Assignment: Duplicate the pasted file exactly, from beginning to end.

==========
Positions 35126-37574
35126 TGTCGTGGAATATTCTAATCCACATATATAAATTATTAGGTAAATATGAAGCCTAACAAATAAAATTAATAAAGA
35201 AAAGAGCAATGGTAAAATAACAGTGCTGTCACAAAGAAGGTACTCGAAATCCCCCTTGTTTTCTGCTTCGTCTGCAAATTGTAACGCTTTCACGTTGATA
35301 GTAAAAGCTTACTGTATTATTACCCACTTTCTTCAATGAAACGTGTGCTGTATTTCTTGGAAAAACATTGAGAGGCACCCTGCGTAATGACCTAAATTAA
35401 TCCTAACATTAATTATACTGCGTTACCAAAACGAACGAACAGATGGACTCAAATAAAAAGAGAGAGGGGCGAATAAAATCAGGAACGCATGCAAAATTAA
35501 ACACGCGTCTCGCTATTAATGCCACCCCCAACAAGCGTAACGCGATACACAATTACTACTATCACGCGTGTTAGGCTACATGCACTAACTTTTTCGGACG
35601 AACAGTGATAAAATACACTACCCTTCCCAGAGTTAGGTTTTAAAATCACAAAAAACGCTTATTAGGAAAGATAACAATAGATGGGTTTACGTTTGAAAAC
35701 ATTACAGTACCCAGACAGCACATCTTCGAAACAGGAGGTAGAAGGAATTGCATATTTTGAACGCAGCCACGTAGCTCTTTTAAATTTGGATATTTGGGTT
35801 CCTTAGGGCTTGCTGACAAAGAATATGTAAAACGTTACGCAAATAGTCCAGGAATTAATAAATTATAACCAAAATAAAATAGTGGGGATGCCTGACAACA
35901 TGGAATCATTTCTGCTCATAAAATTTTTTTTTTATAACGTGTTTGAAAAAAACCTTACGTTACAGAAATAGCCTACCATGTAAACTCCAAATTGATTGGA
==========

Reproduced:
Positions 35126-37574
35126 TGTCGTGGAATATTCTAATCCACATATATAAATTATTAGGTAAATATGAAGCCTAACAAATAAAATTAATAAAGA
35201 AAAGAGCAATGGTAAAATAACAGTGCTGTCACAAAGAAGGTACTCGAAATCCCCCTTGTTTTCTGCTTCGTCTGCAAATTGTAACGCTTTCACGTTGATA
35301 GTAAAAGCTTACTGTATTATTACCCACTTTCTTCAATGAAACGTGTGCTGTATTTCTTGGAAAAACATTGAGAGGCACCCTGCGTAATGACCTAAATTAA
35401 TCCTAACATTAATTATACTGCGTTACCAAAACGAACGAACAGATGGACTCAAATAAAAAGAGAGAGGGGCGAATAAAATCAGGAACGCATGCAAAATTAA
35501 ACACGCGTCTCGCTATTAATGCCACCCCCAACAAGCGTAACGCGATACACAATTACTACTATCACGCGTGTTAGGCTACATGCACTAACTTTTTCGGACG
35601 AACAGTGATAAAATACACTACCCTTCCCAGAGTTAGGTTTTAAAATCACAAAAAACGCTTATTAGGAAAGATAACAATAGATGGGTTTACGTTTGAAAAC
35701 ATTACAGTACCCAGACAGCACATCTTCGAAACAGGAGGTAGAAGGAATTGCATATTTTGAACGCAGCCACGTAGCTCTTTTAAATTTGGATATTTGGGTT
35801 CCTTAGGGCTTGCTGACAAAGAATATGTAAAACGTTACGCAAATAGTCCAGGAATTAATAAATTATAACCAAAATAAAATAGTGGGGATGCCTGACAACA
35901 TGGAATCATTTCTGCTCATAAAATTTTTTTTTTATAACGTGTTTGAAAAAAACCTTACGTTACAGAAATAGCCTACCATGTAAACTCCAAATTGATTGGA